If only I had been better, maybe they wouldn’t have broken up. Maybe, if I’m really good, they will stop fighting and get back together. Mom said she hates him, but I don’t. I really miss him, even if he does dumb stuff sometimes. What if one day Mom decides I do too many dumb things and doesn’t love me anymore? I feel so sad and my tummy hurts. I don’t tell Mom. I don’t want to make her more sad or mad or both. I don’t think she would understand. My family is broken. I feel broken.

Divorce is hard on everyone involved, especially the children. Some children feel like they didn’t get a choice in the matter but have to deal with the hurt; other children might feel responsible for their parents’ divorce. Every family and every child is different, but there are often common themes for children of divorce. It helps if you know where your child might be coming from and what to look for so you can help them through this painful time.

It is common for a child who has gone through some major disruption in their life to have difficulty adjusting. This is usually shown through actions, instead of them telling you how they feel. It often can come up through having an upset stomach or headaches. It can also be shown through increased anger and aggression or seeming more depressed or anxious. This is their way of telling you they are having difficulty coping with the change.

Young children have a limited outlook and often feel that they are the center of the world. They might feel responsible when something big happens in their life. Small children often think that they are somehow to blame for their parents divorce. Maybe they think that if they were better behaved their parents would be together. We know that divorce is between the adults and is not the child’s fault, but that can be difficult for the child to grasp. This leads to feelings of guilt and sadness which makes coping with the change even harder.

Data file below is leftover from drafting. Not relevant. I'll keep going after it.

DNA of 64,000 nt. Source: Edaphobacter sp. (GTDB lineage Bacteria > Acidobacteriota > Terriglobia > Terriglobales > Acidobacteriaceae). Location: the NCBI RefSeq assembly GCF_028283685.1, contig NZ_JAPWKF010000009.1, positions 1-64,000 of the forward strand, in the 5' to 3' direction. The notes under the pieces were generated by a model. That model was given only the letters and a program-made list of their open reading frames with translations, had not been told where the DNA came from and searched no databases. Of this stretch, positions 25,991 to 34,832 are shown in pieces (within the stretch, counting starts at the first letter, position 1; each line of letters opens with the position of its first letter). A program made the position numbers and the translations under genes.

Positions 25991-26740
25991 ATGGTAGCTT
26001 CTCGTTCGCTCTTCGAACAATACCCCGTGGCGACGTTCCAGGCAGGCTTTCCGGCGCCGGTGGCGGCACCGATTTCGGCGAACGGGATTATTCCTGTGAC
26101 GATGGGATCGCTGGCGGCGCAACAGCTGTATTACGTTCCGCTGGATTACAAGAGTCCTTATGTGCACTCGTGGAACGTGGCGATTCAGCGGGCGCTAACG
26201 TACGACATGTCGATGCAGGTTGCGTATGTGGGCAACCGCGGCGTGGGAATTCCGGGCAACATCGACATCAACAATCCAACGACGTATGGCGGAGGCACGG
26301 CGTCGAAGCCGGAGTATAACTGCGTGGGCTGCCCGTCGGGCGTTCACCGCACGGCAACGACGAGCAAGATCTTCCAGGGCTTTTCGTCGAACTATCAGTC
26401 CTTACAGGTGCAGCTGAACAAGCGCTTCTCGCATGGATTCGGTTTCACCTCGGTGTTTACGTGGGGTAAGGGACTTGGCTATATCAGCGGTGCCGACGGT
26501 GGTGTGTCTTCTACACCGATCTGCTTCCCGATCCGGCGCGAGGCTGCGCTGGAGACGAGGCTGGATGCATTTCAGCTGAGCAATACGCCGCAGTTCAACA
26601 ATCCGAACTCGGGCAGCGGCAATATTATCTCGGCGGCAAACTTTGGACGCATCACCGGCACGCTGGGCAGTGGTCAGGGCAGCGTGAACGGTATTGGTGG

It is important that you communicate with them on a level they understand. Tell them an appropriate amount of information without burdening them with details that upset you but that they really don’t need to know. When divorced parents speak ill of each other, it is confusing for the child because they love both parents and want to believe both parents. Much of their identity is in their family, and when you speak ill or one of their parents it hurts them and confuses them.

Encourage them to talk about how it makes them feel and why they feel that way. If you feel like they wouldn’t feel comfortable talking to you about it, have a close relative they have a relationship with check in with them. A counselor may be able to get them to speak more honestly about their feelings and work through this while learning healthy coping skills.

STEPHANIE DUCKWORTH is a licensed clinical manager at the H Group and is a contributing member of the Southern Illinois Behavioral Health Team.


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